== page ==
You may not know the newest addition to the Boise Hawks infield core by name yet; but rest assured, you will. After only eight games in the Chicago Cubs organization, Ezekiel DeVoss is making his name (Zeke) heard loudly around the organization while in Boise.
Devoss joined the Hawks after being selected by the Chicago Cubs in the third-round of the 2011 First-Year players draft as a sophomore from the University of Miami. He was promoted after playing in only three games for the Arizona Cubs of the Arizona Rookie League.
He reportedly signed a $500,000 contract with the organization.
While with the Hurricanes, the 5-foot-10 second base/outfield hybrid did nothing short of impress. In only two years, DeVoss started 121 of 123 while dominating most offensive categories and showing incredible plate discipline.
Discretion at the plate can often be difficult for young, professional hitters making the transition from college. However, in his final year with Miami, DeVoss led the team in walks (57) and on-base percentage (.491). For the Hawks, he has three walks and an OBP of .591 through five games.
Some skeptics may debate whether a player as young as DeVoss is ready for the lead-off roll as a professional. Think about this: DeVoss started all 61 games for the Hurricanes last season, where he led off in every game and led the team with a .340 average in his sophomore year.
DeVoss’ scouting report boasts a well-rounded game with immense potential for offensive production at the next level. He hits well for average, has plus speed on the base-paths and is very versatile in the field.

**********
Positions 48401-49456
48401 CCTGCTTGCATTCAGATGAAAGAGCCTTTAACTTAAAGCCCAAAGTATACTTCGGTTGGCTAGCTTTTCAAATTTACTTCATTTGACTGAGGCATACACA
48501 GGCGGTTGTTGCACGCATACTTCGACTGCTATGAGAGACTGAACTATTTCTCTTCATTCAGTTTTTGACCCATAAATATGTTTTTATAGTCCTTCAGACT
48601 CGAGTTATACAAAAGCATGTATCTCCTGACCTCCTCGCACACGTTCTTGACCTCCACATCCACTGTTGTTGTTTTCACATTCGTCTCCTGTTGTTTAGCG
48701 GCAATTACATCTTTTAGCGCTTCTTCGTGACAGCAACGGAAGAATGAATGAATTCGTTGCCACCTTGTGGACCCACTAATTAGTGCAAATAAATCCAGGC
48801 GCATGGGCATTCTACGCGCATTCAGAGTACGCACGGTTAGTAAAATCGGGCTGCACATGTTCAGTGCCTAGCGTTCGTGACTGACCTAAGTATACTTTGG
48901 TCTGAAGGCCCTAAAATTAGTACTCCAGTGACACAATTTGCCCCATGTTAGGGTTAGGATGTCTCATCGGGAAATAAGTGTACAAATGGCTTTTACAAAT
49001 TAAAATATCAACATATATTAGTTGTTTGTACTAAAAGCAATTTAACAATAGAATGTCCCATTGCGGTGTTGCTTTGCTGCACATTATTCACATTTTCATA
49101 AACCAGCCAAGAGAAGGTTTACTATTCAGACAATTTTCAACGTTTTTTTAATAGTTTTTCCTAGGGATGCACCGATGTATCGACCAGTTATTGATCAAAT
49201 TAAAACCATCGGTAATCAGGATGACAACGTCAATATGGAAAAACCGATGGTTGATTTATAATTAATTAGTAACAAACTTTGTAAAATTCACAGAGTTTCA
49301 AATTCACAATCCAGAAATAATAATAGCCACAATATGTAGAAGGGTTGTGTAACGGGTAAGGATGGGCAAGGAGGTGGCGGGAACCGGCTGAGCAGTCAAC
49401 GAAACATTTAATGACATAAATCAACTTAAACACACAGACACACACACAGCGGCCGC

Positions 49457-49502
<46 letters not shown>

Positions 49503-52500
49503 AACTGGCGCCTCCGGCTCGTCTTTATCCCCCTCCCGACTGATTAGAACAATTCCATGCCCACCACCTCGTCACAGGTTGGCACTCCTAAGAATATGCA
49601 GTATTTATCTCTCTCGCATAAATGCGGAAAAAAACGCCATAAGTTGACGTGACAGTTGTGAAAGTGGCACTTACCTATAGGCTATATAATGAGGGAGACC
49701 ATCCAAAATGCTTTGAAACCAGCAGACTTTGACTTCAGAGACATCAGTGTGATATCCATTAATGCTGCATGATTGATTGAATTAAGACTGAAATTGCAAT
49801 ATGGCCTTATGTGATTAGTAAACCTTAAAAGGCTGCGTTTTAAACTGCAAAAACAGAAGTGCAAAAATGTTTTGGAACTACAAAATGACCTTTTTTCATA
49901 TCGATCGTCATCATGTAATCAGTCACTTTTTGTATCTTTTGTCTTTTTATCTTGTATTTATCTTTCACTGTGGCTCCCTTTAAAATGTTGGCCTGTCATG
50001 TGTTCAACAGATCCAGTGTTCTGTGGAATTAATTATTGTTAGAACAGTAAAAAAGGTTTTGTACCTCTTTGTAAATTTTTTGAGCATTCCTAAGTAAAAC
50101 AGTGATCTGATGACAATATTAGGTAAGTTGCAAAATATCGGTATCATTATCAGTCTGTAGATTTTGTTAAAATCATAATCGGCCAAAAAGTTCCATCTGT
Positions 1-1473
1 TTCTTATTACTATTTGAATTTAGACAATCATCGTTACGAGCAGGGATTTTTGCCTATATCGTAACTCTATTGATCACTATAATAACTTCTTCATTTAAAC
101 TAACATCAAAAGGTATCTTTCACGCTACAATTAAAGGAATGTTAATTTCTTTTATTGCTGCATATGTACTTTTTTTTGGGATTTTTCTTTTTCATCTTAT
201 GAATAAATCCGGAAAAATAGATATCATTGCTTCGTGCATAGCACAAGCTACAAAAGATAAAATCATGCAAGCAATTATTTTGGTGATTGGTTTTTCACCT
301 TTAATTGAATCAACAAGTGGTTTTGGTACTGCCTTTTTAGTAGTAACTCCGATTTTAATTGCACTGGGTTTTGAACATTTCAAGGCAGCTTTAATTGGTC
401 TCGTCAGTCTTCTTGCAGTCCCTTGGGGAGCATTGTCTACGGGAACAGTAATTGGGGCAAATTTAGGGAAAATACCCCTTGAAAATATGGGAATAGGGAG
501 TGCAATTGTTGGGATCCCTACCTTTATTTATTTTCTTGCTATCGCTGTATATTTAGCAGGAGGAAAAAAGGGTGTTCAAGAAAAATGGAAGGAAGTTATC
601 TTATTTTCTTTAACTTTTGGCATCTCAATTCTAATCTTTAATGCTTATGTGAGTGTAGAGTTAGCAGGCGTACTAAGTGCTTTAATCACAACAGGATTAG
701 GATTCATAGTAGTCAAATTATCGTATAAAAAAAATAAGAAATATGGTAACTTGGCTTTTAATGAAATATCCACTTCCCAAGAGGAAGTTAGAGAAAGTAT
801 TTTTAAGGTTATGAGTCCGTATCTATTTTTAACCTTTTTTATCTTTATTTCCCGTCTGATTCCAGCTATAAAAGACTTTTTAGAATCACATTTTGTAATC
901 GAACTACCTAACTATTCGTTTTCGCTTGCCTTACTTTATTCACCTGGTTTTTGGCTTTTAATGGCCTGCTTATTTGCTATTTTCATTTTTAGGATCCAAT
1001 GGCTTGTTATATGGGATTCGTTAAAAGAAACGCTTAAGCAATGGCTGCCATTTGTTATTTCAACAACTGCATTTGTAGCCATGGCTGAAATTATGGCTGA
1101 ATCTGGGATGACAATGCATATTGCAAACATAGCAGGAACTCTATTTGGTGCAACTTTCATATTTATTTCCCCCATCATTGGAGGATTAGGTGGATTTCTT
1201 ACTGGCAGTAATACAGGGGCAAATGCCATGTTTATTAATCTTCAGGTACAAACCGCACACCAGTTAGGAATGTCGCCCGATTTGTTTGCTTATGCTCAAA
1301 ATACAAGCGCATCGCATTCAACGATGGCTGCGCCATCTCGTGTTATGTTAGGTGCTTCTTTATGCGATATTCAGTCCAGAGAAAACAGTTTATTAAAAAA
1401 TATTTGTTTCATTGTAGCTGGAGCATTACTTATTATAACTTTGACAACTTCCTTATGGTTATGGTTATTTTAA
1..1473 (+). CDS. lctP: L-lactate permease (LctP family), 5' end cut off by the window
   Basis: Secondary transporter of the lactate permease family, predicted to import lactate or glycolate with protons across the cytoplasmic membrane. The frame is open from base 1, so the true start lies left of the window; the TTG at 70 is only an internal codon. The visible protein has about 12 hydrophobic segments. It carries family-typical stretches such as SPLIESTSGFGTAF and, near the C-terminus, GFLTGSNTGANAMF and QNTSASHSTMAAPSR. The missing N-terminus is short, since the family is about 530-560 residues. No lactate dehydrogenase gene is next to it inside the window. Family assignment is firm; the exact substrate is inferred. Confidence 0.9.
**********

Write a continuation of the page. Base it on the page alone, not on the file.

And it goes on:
Since arriving in Boise, DeVoss has eight stolen bases and three multi-hit games while carrying a .407 average from both sides of the plate.
It’s not hard to find where DeVoss’ talent originates from. His parents, Mark and Angie DeVoss, were both collegiate athletes at Florida Southern University, leaving Zeke with a wide range of athletics ability spanning across three sports (baseball, basketball and football) while attending Astronaut High School.
Whether you know his name or not, one thing is for sure; Zeke DeVoss will be stealing the hearts of Wrigley Nation for years to come.
Over the past few seasons, the Chicago Cubs have shown their deep investment in Asian prospects through multiple free agent signings that have landed many foreign born players on the Boise Hawks roster.
Most notable of these recent acquisitions was Korean born short stop Hak-Ju Lee, who played in Boise during the 2009 season and is now rated the number 92 prospect in minor league baseball by Baseball America.This season the Hawks may have received their best overseas prospect yet in 19-year-old Pin-Chieh Chen from Kaohsiung City, Taiwan.
Despite being considerably slower than his counterpart Kyung-Min Na — signed by the Chicago Cubs in 2010 out of Seoul, Korea — Chen boasts a well-rounded skill set, while Na showed deficiencies at the plate.
Through six games with the Hawks, Chen is leading the team in batting average at .440 and is second in both slugging and on-base plus slugging to Paul Hoilman.
Chen is very comfortable in centerfield and shows good range while making only minimal tracking mistakes. He also has an above average arm, and has yet to commit an error thus far in 2011.
On June 23, Chen started in centerfield over Na, who started the majority of the 2010 season in center for the Hawks.
Though short season Class-A is the only level Chen has amounted to thus far in his short career, he should expect continued promotion in the Cubs organization over the next year. Na was promoted as high as Class AA Tennessee (majority of top prospects), with little success at the plate at each level.
Overall, it can be seen that Chen is an incredible all around prospect in the Chicago Cubs organization with plus hitting and fielding ability and above average speed. Though the season may have just started, Hawks fans are running out of time to see Chen in action.